A&E » Arts

Intrawest rooms going after the entertainment dollar



As a world class resort, Whistler has many expectations thrust upon it: high-speed mountain access, high quality accommodation… the list goes on.

Intrawest is recognizing that high-end entertainment is no less important.

"The new Dusty’s was basically designed with bands in mind," says Richard Zimmer, Dusty’s Promotion Party Guy. "The stage was made with a mezzanine level above. You can look down from above from all angles. In the main level bar, the stage is raised two feet. And we have a $45,000 sound system that they brought in just for bands, as well as a little DJ work. We just want to have one of the best sounding rooms in Whistler. That was one of our responsibilities this year."

The Garibaldi Lift Co., Intrawest’s smaller food, beverage and entertainment outlet in the village, shares the same vision. Manager Mike Varrin says "consistant quality" is what he’s after. That begins with performances by Mamosa every Sunday and Monday. The "1930s French lounge act" is headed up by Lindsay Davis, formerly of The Colourifics. On the rotating bill are such international acts as The Waifs, a hot band out of Australia.

Varrin says he’s looking for more variety this year, including the possibility of some top hip hop acts and comedians.

"Live music in the resort has become really competitive," says Varrin. "The bars are all so close together. It’s expensive to operate in the entertainment industry, and even harder to do it affordably."

Zimmer agrees, noting that they have to sell out all tickets just to pay for the bands.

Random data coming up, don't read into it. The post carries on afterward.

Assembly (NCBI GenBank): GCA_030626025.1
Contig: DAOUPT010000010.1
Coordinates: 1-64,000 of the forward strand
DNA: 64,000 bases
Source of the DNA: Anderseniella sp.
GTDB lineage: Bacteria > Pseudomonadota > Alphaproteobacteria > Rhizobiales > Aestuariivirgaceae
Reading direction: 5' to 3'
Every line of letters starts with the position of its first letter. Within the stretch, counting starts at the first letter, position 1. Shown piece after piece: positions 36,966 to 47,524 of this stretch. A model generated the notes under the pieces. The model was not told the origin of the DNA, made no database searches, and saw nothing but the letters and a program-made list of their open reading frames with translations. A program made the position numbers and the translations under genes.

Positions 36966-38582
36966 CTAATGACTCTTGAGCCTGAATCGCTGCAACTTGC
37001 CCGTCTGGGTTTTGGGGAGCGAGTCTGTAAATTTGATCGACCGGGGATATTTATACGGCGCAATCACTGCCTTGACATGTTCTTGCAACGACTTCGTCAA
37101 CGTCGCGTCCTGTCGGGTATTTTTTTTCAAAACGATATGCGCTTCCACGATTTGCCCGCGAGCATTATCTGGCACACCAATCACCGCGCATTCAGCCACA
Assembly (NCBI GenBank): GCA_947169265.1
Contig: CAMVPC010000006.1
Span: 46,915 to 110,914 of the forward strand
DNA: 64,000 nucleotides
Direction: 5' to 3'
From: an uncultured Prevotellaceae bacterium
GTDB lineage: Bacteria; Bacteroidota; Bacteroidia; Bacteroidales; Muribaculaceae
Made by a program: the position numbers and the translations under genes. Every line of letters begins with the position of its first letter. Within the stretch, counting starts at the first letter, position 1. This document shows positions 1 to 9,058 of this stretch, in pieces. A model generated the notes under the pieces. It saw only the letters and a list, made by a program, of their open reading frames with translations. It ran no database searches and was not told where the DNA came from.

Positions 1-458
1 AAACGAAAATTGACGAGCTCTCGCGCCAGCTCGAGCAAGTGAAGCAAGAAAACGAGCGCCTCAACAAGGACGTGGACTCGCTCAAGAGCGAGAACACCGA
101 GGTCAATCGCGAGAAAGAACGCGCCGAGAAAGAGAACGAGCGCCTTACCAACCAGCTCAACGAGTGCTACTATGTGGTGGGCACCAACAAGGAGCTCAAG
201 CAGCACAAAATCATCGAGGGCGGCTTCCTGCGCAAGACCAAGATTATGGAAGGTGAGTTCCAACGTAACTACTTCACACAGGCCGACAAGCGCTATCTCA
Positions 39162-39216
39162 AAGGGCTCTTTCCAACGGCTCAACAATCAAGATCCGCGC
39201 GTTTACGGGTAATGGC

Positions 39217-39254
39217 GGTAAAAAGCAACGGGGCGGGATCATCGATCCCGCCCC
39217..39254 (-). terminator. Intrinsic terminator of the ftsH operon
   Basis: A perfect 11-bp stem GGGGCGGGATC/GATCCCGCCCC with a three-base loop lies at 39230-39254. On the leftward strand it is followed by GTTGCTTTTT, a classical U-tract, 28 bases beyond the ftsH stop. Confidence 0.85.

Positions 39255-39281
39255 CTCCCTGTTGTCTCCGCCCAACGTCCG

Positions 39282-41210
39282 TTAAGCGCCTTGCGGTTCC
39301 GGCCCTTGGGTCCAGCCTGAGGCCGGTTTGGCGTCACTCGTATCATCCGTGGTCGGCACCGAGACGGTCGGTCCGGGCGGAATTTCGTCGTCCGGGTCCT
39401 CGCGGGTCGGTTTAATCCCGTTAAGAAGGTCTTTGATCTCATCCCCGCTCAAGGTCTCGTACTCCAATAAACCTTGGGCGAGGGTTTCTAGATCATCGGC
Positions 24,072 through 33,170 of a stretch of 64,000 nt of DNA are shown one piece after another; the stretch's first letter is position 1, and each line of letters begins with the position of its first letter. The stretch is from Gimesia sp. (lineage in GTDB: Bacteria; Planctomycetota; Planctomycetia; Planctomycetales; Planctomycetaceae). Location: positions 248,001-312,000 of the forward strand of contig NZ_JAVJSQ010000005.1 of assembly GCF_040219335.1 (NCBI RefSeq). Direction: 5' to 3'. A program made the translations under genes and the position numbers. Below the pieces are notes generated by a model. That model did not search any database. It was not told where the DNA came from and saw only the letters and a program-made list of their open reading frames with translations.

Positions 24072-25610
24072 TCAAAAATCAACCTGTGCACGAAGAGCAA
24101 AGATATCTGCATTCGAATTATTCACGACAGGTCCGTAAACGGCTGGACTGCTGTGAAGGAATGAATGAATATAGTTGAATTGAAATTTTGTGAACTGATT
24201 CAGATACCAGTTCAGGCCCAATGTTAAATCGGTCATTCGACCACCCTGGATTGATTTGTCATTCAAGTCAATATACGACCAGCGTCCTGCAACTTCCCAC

Both bars are featuring big names this week. Canadian rock and blues star Jeff Healey will be playing to an already sold out room at Dusty’s. The GLC will host Blue Floyd, a band made up of established musical talent, such as Marc Ford of the Black Crowes. The Northern Pikes are also confirmed for Dusty’s this winter and there’s whisperings of Spirit of the West for St. Patrick’s Day and Wide Mouth Mason for the season-end party in April.

"Wide Mouth Mason could be really interesting because it has the potential to be an all-ages show," says Zimmer. "The mezzanine has a restaurant license so kids and families can come and enjoy bands, where previously in Whistler they couldn’t."

Zimmer says that option is also very attractive to bands such as Wide Mouth Mason, who tend to draw a younger crowd. And an edge like that could make all the difference in capturing the high-paying names, the attention of customers, and the entertainment dollar.